In the tech field, there are certain tasks that you do more than any other. There are go-to tasks you almost always do, regardless of the situation. And there are certain essential tasks that can save your skin onsite. These are tasks you should be able to do on autopilot.
Earlier this month, I looked at 10 essential items to take with you on onsite calls. Now I'm going to share my list of 10 tasks I think every consultant or support tech should know. These tasks cover a range of topics and issues. Some of them you will already know like the back of your hand. But you might not be familiar with others.
Note: This article is also available as a PDF download.
1: Run chkdsk
Recently, I had a client whose two point-of-sale machines were randomly crashing. When onsite, I asked the age of the machines (I had my suspicions) and found out they were approximately four to five years old. And judging from the size of their QuickBooks data file, the machines got hammered on a daily basis. It took only a quick run of chkdsk to find out the machines' drives had errors. This command should definitely be in your toolkit. In some instances, it will save you a great deal of time.
2: Uninstall antivirus
There's been a rash of viruses in this area lately, and the old school antivirus just isn't cutting it. We often prescribe AVG Pro, and as with nearly all antivirus solutions, the current antivirus must be uninstalled before installing the new. The unfortunate reality is that every antivirus has a different path to complete uninstall. The first place to look, of course, is the antivirus menu entry. Sometimes it will have its own uninstaller. If not, your best bet is to either carry with you (on a flash drive) tools that will do the trick or have Internet access so you can go to the vendor's Web site and find out how to uninstall. After a while, you'll have them all memorized.
3: Map drives
This is one of the easiest tasks with one of the biggest benefits (at least in the eyes of the client). Mapping drives makes finding data on remote locations so much easier for the user. And successfully mapping drives means you won't be called out again because the user can't seem to locate the data on the server any longer.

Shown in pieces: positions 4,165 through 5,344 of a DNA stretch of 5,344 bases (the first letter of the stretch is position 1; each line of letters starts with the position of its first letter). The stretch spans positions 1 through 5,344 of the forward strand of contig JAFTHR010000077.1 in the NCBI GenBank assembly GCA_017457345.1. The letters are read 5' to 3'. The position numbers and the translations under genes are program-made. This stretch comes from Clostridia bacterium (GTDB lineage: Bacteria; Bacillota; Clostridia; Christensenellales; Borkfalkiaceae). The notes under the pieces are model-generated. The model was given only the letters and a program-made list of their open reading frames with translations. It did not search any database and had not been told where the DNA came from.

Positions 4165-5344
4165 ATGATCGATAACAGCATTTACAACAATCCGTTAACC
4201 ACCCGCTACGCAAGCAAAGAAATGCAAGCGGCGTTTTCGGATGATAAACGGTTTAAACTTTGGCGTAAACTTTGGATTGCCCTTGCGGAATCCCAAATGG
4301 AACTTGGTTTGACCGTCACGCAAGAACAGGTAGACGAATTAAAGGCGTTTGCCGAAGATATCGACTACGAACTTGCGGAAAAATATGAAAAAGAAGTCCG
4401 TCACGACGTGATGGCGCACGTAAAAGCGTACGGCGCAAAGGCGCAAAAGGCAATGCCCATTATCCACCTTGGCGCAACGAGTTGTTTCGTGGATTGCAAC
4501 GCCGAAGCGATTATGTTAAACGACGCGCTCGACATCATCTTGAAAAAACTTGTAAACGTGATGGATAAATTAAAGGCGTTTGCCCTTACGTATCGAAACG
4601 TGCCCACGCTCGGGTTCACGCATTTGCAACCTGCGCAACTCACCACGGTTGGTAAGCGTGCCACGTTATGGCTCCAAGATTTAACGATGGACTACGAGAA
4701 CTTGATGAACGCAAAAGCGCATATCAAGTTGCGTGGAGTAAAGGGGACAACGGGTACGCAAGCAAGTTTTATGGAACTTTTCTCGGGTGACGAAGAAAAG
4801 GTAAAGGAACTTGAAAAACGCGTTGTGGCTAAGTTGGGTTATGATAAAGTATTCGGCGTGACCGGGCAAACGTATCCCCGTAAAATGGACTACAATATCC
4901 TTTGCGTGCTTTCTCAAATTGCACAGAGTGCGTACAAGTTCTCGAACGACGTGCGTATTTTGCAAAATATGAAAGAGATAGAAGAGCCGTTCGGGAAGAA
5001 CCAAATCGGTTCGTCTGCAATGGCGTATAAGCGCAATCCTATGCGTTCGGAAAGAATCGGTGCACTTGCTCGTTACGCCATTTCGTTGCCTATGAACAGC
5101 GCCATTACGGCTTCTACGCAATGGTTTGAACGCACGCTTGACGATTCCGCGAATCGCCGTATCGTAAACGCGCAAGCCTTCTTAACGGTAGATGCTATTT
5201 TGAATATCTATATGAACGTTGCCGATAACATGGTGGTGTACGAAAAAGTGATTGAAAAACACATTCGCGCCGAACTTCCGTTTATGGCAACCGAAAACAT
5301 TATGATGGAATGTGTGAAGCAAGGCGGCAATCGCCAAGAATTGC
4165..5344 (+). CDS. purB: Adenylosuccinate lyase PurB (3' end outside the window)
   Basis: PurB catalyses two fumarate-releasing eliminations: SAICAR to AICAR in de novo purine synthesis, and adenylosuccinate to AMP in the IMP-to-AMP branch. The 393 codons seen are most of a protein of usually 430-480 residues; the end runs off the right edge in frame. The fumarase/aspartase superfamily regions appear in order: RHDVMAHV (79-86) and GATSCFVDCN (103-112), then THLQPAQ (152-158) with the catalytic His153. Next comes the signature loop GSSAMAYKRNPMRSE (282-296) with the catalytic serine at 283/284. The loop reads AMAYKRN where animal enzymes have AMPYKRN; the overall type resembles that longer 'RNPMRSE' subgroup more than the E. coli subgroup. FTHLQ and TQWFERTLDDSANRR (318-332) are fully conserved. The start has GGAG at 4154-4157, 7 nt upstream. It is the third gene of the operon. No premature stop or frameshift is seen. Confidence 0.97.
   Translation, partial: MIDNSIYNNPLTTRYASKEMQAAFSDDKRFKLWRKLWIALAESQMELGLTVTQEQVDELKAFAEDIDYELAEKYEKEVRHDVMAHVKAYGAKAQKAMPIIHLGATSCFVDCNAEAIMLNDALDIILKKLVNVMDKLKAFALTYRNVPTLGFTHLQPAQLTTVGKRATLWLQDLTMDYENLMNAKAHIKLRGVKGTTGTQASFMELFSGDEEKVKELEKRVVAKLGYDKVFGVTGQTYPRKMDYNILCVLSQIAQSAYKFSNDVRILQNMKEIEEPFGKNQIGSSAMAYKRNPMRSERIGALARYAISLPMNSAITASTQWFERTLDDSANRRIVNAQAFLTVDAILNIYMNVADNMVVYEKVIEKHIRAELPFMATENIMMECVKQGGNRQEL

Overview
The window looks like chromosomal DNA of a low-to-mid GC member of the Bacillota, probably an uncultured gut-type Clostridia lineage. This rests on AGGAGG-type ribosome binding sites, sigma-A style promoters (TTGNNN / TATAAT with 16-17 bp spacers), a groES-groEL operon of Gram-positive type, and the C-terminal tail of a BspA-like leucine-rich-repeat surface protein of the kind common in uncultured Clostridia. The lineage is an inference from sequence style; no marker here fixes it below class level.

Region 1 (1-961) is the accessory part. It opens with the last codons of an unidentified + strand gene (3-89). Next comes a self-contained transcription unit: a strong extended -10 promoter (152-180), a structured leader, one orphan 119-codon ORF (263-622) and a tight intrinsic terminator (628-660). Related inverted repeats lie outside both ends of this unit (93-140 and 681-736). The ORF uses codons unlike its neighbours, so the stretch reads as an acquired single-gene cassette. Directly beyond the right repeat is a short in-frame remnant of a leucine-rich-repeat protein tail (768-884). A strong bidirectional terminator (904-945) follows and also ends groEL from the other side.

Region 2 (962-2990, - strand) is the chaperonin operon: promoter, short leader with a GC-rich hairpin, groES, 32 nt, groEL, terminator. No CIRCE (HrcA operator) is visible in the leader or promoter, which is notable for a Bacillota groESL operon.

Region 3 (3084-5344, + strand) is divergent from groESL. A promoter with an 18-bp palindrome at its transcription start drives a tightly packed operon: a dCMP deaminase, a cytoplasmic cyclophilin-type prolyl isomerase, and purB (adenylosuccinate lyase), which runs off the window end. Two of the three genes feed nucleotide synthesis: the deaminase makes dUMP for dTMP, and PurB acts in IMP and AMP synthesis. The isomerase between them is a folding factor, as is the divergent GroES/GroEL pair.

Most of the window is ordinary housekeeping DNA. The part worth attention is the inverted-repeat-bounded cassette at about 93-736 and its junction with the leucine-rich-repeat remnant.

4: Join a workgroup
If a company has multiple machines that need to share files, but it isn't big enough to require a domain, joining those networked machines to a common workgroup will make everyone's life easier. But I am always surprised when I hear that consultants are unsure of the benefits of workgroups and/or how to join a machine to a workgroup. This is consulting 101.
5: Join a domain
This takes the workgroup to another level. Not only can you see other computers that reside on the domain, login credentials are contained on a single machine so users can log in from any machine on the domain. The process of joining a domain is similar to that of joining a workgroup. You will, however, need to know the complete domain of the company. Is it DOMAIN or DOMAIN.local? Another basic task, yet it's overlooked time and time again.
6: Use the command line
It always strikes me as unbelievable when I run into IT pros who don't know how to use the command line. I guess I have an advantage coming from a Linux background, but every consultant should know how to use the command line. Even in Windows, it's a must-know tool.
7: Safely restart a Linux server from the command line
You will come across this one day. And although it's rare for a Linux server to need rebooting, you need to know the command sudo reboot and how to do it so that users have time to log out of whatever they're doing. Just like any computer, if you don't shut down or restart safely, there are dangers.
8: Check for rootkits
Rootkits are nasty. And many times they go unchecked and destroy all of your hard work. Every consultant must know how to check for a rootkit or at least know of a good antivirus software that includes rootkit defenses. If your client's machines aren't being checked for rootkits, cross your fingers when you finally install a tool to check. If a rootkit is there, the damage might already be done. I have dealt with rootkits that rendered a machine unrecoverable.
9: Replace any component on a machine
You never know when you will have to replace RAM, a video card, a CPU, or some other component. Although these tasks seem far too simple to even mention, there are some people who, when faced with replacing a CPU, will toss up their hands and tell their clients they have to purchase a new machine. To those consultants I have to say "Really?" Replacing hardware is done for sport by most geeks. Be it power supply, hard drives ... you name it. Get your hands in that case and get them dirty!
10: Deal with angry clients
Although this doesn't address computer issues, it is one of those challenges you're inevitably going to face. Either you're dealing with a client who is generally an ugly person or you have done something they didn't like. One way or another, you're going to need the skills to calm those clients down and reassure them that you will do everything you can to make them happy. It may mean you take a loss on the job or it may mean you put in more time than you really want. But making that cranky client happy will go a long way in helping your reputation. Of course there are limits. Some people are simply never satisfied. The best solution for those types of clients? Fire them.
Expand the list
These are 10 tasks every support tech or consultant should know. Do you have a few other essential tasks add to this list? If so share them with your fellow TechRepublic readers.
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Jack Wallen is an award-winning writer for TechRepublic and Linux.com. He’s an avid promoter of open source and the voice of The Android Expert. For more news about Jack Wallen, visit his website getjackd.net.